Weíve played these quite a lot. Overall they are good, they manage to combine a lot of elements of a WWII battle effectively. As with many sets quite what representative scale you are playing at is a bit blurred - tanks and troops are 1:1 so you have a few platoons on the table, but then you seem to have a lot of support stuff available - but this seems to work. The moral chit system is good, you donít know exactly what effect casualties are having in the enemy - and it allows for special events.

The downside is that most combat resolution requires multiple dice rolls, and usually a check on a table or two. This means it can take a while to work through shooting.  It also means rolling a couple of 6s in a row is always effective. Some of these rolls really feel that they could have been combined in a 2d6 or a d20 roll.

Air attacks which are one if the moral chit special events are just too complex for the end result. These could have been abstracted significantly.

But overall it gives a good game - and the books are lovely.

"Air attacks which are one if the moral chit special events are just too complex for the end result. These could have been abstracted significantly."

Could you elaborate on this please?
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fred.
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Posts: 5546



WWW
« Reply #6 on: 18 October 2020, 05:54:56 PM »

For air attacks you need to look up a lot of stuff - first a roll to see what aircraft arrives, then you need to understand what weapons it has, MGs, cannons, bombs or rockets. Then work out what process is needed to resolve the attack and what weapon stats you are using for that.  Itís all nice and detailed - but feels much detailed than is needed for a random event. It could just have been a little table of 1-4 MG attack 5-6 bomb attack counts as 155mm artillery (or whatever).

Do remember to resolve AA first - might save a lot of time.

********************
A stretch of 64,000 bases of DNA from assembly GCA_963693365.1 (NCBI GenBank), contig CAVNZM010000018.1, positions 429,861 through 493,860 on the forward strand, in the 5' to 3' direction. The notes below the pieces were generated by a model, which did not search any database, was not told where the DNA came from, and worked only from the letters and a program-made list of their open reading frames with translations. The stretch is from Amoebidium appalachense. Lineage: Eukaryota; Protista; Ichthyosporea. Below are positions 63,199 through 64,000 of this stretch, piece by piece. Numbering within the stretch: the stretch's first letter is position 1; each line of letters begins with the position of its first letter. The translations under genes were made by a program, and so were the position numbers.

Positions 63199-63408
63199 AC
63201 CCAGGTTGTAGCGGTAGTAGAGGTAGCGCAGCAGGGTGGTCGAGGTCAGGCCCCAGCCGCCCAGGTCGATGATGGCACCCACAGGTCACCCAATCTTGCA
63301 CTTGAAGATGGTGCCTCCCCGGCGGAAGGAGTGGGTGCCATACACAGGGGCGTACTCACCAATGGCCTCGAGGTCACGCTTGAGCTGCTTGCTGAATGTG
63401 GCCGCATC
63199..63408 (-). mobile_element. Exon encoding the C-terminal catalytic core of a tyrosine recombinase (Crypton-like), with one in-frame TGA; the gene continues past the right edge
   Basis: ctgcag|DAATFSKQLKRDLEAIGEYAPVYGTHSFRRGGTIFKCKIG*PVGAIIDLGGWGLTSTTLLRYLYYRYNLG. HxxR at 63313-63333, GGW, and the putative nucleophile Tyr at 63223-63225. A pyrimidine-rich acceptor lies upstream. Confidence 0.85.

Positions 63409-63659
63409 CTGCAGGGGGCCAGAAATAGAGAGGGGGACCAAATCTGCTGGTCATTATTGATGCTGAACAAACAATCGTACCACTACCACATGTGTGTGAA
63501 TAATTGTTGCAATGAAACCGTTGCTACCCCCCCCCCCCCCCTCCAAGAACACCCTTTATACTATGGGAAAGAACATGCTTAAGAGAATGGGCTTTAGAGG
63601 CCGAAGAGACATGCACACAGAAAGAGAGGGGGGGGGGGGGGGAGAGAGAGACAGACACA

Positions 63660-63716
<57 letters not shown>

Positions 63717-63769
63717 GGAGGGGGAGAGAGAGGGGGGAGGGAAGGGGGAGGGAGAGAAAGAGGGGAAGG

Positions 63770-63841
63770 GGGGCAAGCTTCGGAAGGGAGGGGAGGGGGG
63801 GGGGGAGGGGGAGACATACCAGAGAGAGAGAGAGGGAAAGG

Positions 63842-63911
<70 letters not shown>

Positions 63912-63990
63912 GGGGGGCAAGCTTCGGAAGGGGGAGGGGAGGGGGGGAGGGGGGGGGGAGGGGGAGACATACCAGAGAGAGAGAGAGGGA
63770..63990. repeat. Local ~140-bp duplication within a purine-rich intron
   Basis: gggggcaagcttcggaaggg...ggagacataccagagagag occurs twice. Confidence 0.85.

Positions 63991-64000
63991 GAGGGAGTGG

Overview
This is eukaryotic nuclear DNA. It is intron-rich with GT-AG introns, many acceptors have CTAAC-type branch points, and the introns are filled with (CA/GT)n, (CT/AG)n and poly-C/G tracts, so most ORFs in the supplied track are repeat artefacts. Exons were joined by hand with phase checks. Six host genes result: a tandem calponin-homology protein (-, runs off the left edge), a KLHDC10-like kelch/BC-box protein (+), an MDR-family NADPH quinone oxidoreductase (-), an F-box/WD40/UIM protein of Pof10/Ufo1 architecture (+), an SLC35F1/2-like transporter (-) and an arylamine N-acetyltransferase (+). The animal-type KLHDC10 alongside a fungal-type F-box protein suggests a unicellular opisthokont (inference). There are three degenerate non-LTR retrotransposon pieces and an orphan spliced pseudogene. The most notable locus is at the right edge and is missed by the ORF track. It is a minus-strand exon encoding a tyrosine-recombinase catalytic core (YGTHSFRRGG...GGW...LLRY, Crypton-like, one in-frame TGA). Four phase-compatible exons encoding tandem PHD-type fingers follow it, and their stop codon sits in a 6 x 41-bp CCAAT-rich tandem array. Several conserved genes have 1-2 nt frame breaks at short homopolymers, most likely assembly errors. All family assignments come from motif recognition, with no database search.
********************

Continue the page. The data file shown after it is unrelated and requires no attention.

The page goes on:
Some of the above is lack of familiarity- but on a practical basis there are a lot of detail to these rules, so learning the aircraft rules are a long way down the list of priorities!
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MSawyer
Cadet

Posts: 45



« Reply #7 on: 18 October 2020, 09:06:16 PM »

For air attacks you need to look up a lot of stuff - first a roll to see what aircraft arrives, then you need to understand what weapons it has, MGs, cannons, bombs or rockets. Then work out what process is needed to resolve the attack and what weapon stats you are using for that.  Itís all nice and detailed - but feels much detailed than is needed for a random event. It could just have been a little table of 1-4 MG attack 5-6 bomb attack counts as 155mm artillery (or whatever).

Do remember to resolve AA first - might save a lot of time.

Some of the above is lack of familiarity- but on a practical basis there are a lot of detail to these rules, so learning the aircraft rules are a long way down the list of priorities!

Oh, I see. Perhaps I will use the rules as a base to improve upon.
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fred.
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Posts: 5546



WWW
« Reply #8 on: 18 October 2020, 09:45:59 PM »

The core rules are good - Iíd certainly give them a go as is.

Bits like the aircraft rules, arenít a big deal, they perhaps happen once a game, which is why they feel over complex.